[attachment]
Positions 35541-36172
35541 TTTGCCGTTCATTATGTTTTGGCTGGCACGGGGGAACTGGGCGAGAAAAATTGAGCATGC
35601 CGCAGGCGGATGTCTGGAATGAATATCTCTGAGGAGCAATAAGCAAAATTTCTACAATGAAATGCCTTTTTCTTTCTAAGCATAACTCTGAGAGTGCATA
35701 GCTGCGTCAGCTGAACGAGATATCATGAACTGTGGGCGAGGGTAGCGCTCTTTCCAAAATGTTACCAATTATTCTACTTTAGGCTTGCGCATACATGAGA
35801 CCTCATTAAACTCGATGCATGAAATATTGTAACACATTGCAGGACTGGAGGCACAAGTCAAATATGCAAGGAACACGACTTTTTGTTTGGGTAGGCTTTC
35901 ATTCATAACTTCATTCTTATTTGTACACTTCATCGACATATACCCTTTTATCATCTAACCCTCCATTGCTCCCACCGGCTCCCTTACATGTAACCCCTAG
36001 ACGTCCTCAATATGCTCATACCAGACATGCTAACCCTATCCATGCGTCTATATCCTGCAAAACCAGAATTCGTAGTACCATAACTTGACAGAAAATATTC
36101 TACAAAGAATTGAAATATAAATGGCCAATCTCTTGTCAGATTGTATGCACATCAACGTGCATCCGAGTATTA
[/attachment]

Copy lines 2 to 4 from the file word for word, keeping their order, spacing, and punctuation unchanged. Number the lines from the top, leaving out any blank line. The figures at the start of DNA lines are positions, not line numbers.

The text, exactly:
35541 TTTGCCGTTCATTATGTTTTGGCTGGCACGGGGGAACTGGGCGAGAAAAATTGAGCATGC
35601 CGCAGGCGGATGTCTGGAATGAATATCTCTGAGGAGCAATAAGCAAAATTTCTACAATGAAATGCCTTTTTCTTTCTAAGCATAACTCTGAGAGTGCATA
35701 GCTGCGTCAGCTGAACGAGATATCATGAACTGTGGGCGAGGGTAGCGCTCTTTCCAAAATGTTACCAATTATTCTACTTTAGGCTTGCGCATACATGAGA